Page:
The country should face the same treatment as Russia after it launched its military operation in Ukraine, Iceland's musicians have proposed
A group representing musicians in Iceland has called on the Nordic country’s broadcaster RUV to withdraw from the next year’s Eurovision Song Contest if Israel is allowed to participate.
More than 19,400 people, mostly women and children, have been killed as a result of Israeli airstrikes and ground operations in Gaza, the latest figures from the health ministry in the Palestinian enclave suggest. The IDF launched its attacks on Gaza in response to an incursion into Israel by Hamas on October 7, which left some 1,200 dead.
“We all have a duty to take a stand against war and the killing of civilians and innocent children,” the Association of Composers and Lyricists of Iceland (FTT) said in a statement on Facebook last week.
The FTT called on the Icelandic National Broadcasting Service (RUV) “not to participate in Eurovision in 2024 unless Israel is denied participation in the competition on the same grounds as Russia in the last competition.”
“We owe it to the nations that act with military force to not share with them in an event that is always characterized by joy and optimism,” the musicians said.Read more
A petition urging Iceland to boycott Eurovision 2024, which is scheduled to take place in Malmo, Sweden in May, had also been started, gathering more than 9,300 signatures. The island nation has a population of some 372,000.
The statement by the FTT was made in the wake of the RUV’s board meeting though the issue of withdrawing from the Eurovision was reportedly not considered during the gathering.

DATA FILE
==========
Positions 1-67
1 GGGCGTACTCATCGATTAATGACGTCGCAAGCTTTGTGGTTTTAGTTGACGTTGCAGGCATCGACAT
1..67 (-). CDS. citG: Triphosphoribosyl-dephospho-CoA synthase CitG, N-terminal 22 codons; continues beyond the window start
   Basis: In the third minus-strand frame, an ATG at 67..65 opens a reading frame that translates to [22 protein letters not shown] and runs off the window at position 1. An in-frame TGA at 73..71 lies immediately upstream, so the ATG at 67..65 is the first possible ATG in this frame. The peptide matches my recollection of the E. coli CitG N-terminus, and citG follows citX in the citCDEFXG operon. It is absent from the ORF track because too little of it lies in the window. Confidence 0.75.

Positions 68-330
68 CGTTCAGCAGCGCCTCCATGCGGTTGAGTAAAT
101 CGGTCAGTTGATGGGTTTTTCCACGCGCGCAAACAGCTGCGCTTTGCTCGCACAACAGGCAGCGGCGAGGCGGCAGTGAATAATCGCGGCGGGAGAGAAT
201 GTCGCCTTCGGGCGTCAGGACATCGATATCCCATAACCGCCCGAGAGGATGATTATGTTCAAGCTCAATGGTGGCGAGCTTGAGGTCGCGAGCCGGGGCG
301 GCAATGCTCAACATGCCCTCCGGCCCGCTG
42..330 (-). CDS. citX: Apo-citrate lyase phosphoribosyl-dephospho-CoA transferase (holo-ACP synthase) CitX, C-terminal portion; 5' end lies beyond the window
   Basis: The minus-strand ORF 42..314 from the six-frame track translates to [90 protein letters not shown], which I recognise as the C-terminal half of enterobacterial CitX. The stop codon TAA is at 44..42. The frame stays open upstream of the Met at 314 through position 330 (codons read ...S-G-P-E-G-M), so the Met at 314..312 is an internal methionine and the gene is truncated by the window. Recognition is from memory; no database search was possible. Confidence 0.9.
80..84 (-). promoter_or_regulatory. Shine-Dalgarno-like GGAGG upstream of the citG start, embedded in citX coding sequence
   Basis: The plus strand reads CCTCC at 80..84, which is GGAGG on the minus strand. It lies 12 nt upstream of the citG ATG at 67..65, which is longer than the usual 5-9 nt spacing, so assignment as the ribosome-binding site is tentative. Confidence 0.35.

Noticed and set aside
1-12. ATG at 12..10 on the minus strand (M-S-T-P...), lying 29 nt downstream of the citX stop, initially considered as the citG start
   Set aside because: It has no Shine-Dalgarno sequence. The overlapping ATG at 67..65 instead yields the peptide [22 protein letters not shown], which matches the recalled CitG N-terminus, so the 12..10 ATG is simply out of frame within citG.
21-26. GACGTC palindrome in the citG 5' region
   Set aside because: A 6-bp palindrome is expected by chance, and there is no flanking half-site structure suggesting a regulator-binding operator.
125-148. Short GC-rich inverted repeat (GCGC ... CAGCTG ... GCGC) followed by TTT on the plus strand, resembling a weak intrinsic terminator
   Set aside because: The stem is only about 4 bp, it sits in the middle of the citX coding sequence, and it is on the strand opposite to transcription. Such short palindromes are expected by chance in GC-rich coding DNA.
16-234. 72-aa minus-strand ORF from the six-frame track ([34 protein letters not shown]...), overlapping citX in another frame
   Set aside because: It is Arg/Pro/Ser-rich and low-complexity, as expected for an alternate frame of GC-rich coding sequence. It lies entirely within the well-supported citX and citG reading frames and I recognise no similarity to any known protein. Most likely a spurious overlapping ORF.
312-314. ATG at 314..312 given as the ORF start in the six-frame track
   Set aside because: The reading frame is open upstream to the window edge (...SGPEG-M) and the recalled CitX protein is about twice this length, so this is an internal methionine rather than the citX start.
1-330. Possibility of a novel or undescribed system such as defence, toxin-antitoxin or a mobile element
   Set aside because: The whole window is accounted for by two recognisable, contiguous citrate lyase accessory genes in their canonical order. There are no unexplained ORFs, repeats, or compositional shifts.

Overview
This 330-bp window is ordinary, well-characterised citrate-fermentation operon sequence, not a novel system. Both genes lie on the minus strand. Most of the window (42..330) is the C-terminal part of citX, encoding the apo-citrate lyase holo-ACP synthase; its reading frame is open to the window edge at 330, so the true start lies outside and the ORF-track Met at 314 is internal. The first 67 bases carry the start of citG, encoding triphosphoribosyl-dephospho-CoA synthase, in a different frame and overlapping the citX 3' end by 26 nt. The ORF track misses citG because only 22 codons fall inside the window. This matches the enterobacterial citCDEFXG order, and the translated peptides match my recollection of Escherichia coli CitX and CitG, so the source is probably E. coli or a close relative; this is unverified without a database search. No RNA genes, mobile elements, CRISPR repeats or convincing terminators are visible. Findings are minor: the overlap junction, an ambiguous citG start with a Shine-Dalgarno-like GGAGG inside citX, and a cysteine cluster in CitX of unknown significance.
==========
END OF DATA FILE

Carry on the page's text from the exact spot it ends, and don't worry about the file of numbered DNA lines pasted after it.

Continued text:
The European Broadcast Union (EBU), which stages the Eurovision, said in a response to several media outlets that it’s “a competition for broadcasters – not governments – and the Israeli public broadcaster has participated in the Contest for 50 years.”
The union argued that its stance “is aligned with other international organizations that have similarly maintained their inclusive stance towards Israeli participants in major competitions at this time.”
The EBU made similar statements after the launch of Moscow’s military operation in Ukraine in February 2022. However, as pressure from Kiev’s backers on the union mounted, it changed its stance, arguing that “the inclusion of a Russian entry… would bring the competition into disrepute.” Russia ended up missing the Eurovision in 2022 and 2023.
On Monday, Russian Prime Minister Mikhail Mishustin announced that Moscow was going to stage its own song contest with “partner countries” as a replacement for the Eurovision. The first iteration of ‘Intervision’ is going to be held in Russia next year, he said.